This past Monday, Jan. 15, was Martin Luther King day, the first the country has celebrated under the not-so-subtle racism of President Trump, and that makes this day and King’s legacy all the more relevant.
King was a man whose leadership was fundamental in bringing millions of African Americans and other minorities into the spotlight of representation and discourse, not merely as a silent workforce, but as fully-realized, vocal citizens capable of contributing to the nation’s most important issues.
The surname “King” is, by all accounts, fitting considering King’s larger-than-life presence and importance. He manifested the best adjectives one would choose when describing a noble, wise and powerful king.
King also could be compared to a saint, not because he was without sin or fl aw, but because when anyone faces a lifetime of frustrations, it’s somewhat expected for them to let impatience and other negative emotions to arise and overtake them. So, in rather saint-like fashion, King’s message didn’t stray from his stance against violence and hatred.
If he had failed to do so, it would be forgivable because that’s what normal humans do. We too often succumb to our worst selves when hardships arise. Overcoming those issues requires the patience, wisdom and perseverance, qualities more often than not found mostly in holy people, like St. Francis and even Jesus.
These celebratory things I wrote about King aren’t by any means a novelty. They are said every year. While it’s vital that King be celebrated, that shouldn’t be the focus. He didn’t want to be regarded as some mythological hero.
Usually, figures moved by a no- ble cause, like King, Gandhi and Nelson Mandela, don’t want recognition or prizes. They want their goals of their causes fulfilled in their entirety. That’s why they don’t deter or surrender. And that’s also why they can’t be bought.
King had a dream, that much the whole world knows, but our politicians, and even the mainstream media, seem to filter sections of it to the public.
In their narrative, it almost seems like King’s goal is fulfilled. If that were the case, then why does inequality persist? Why is the gap between rich and poor widening?
Instead of gushing about King, the media and the government should do their best to materialize the dream he had. A dream we all share. It’s revolting to see Fox News and people like President Trump,
Mitch McConnel and Paul Ryan celebrate King. If he were alive, they would demonize him. In fact, back when King was alive, he was persecuted and intimidated by both the media and the government. Not just right-wing, but also the mainstream and leftist media. He was a lone voice in the wilderness, standing up for things that were right.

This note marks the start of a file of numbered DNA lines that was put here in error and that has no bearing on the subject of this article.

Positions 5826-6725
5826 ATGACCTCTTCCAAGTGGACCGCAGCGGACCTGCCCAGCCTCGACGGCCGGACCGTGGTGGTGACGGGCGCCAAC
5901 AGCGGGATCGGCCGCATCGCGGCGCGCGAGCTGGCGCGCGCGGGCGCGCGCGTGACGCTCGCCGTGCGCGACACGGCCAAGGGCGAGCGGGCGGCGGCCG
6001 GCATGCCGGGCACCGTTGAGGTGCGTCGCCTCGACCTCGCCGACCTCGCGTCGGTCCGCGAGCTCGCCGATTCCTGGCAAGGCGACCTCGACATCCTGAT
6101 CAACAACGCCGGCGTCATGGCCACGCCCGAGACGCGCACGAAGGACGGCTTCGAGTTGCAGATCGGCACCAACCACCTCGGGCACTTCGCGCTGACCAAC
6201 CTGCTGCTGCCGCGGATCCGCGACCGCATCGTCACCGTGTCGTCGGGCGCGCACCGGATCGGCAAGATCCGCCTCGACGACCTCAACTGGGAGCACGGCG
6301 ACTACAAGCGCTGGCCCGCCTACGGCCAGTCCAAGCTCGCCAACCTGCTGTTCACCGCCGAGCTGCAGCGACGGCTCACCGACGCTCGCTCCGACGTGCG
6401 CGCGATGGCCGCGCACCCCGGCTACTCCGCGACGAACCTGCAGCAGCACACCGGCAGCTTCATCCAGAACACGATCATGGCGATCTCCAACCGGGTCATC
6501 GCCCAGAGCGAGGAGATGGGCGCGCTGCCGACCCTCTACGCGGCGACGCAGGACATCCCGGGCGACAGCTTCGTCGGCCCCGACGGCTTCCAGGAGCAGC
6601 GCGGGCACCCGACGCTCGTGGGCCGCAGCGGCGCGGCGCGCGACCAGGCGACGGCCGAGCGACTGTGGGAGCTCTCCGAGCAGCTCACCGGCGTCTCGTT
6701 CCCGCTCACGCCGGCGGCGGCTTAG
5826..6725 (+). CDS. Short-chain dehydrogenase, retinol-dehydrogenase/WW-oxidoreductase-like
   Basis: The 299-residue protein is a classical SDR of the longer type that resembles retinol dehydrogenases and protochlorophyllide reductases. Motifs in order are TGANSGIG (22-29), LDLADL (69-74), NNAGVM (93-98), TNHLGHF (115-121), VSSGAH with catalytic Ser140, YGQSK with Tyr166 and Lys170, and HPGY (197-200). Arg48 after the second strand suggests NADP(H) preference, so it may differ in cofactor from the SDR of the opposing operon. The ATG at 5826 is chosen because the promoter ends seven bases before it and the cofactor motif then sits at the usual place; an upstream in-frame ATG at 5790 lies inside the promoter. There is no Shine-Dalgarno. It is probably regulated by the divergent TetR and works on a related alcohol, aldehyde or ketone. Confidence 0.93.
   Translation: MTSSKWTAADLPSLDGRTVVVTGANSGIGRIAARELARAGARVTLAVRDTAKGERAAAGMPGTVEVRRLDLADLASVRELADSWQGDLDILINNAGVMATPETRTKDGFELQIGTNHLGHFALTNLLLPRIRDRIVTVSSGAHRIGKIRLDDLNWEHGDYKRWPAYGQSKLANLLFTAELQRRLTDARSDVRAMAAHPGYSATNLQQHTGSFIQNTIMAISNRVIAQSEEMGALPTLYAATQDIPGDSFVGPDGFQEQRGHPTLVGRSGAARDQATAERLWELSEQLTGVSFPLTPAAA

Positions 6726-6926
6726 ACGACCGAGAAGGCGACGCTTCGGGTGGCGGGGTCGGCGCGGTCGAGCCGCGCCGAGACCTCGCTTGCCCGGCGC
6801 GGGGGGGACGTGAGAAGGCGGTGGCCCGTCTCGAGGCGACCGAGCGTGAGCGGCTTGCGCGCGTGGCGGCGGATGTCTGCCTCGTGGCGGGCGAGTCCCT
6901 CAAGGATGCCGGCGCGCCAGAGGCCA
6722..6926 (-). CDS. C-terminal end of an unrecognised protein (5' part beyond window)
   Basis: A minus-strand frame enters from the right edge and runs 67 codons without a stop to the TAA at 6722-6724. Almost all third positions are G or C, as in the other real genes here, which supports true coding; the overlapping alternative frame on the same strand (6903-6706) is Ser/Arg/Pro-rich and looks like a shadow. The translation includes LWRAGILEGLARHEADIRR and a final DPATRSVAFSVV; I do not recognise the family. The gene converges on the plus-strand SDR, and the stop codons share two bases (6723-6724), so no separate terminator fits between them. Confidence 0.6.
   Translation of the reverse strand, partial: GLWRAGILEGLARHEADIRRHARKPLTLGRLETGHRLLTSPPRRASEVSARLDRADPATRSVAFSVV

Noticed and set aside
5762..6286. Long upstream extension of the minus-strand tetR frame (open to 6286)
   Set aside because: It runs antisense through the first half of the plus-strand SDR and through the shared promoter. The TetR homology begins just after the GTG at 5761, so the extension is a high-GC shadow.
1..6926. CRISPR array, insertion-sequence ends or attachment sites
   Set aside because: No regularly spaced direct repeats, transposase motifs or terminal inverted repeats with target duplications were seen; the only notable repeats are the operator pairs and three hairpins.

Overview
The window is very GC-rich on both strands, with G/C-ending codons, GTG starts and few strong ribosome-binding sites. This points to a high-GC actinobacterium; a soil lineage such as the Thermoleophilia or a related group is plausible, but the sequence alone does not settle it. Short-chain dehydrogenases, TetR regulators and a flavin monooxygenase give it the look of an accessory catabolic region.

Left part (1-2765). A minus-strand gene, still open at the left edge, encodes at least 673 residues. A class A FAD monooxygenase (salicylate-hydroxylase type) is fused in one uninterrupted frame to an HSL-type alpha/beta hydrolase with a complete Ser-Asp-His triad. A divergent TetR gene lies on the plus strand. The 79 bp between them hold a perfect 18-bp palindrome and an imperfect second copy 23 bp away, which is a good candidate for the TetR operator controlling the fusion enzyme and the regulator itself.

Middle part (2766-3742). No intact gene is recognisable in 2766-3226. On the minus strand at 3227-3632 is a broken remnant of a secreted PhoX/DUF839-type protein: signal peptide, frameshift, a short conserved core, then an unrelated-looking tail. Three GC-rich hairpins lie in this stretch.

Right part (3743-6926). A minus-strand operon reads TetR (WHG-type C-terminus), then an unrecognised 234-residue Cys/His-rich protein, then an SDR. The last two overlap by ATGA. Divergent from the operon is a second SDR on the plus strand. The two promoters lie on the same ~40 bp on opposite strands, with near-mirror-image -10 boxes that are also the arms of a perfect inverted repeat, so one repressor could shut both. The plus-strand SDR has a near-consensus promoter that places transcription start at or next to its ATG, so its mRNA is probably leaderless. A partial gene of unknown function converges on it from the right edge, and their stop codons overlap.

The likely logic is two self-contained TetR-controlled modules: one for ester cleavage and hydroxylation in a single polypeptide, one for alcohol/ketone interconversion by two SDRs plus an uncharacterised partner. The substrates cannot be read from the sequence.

For instance, in 1967 more than 168 newspapers, including the New York Times and the Washington Post, denounced King for vehemently criticizing the war in Vietnam and for calling the United States “the greater purveyor of violence in the world today.”
After that, President Johnson immediately terminated his relationship with King.
According to the book “Toward Freedom Land: The Long Struggle for Racial Equality in America”, Johnson reportedly said, “What is that goddamned n— preacher doing to me? We gave him the Civil Rights Act of 1964; we gave him the Voting Rights Act of 1965, we gave him the War on Poverty. What more does he want?”
And even to this day, there’s a side of King the whole of society rarely talks about. He was very critical of America and its government, a proponent of anti-imperialism and was a committed democratic socialist; a political stance personified nowadays by Bernie Sanders.
King said, “there must be a better distribution of wealth, and may- be America must move toward democratic socialism.” Republicans and many Democrats would faint hearing that, especially from a beloved figure.
King also said that “(…) I am not so opposed to capitalism that I have failed to see its relative merits (…) [but] today capitalism has outlived its usefulness. It has brought about a system that takes necessities from the masses to give luxuries to the classes.”
But that part of his legacy, which would make his dream of a more egalitarian society feasible, is practically swept under the rug.
These days, it’s easy to get be- hind King’s message of equality and non-segregation when that has become the norm.
In my view, Martin Luther King’s legacy becoming a holiday caused a collateral effect in which people semi-consciously believe that his dream came true.
Wake-up call, America, this isn’t the same as Fourth of July where the war is over, England is no longer a threat and the Declaration of Independence is signed.
Racism and inequality walk hand-in-hand, and, unfortunately, are on-going, deeply-rooted issues.
There’s not an act, or law, or a few decades that will solve them.
Thus, let’s move past the superficial, though important congratulatory words. Let’s celebrate King’s legacy in the way he would’ve been proudest of: by relentlessly fighting for what’s right despite overwhelm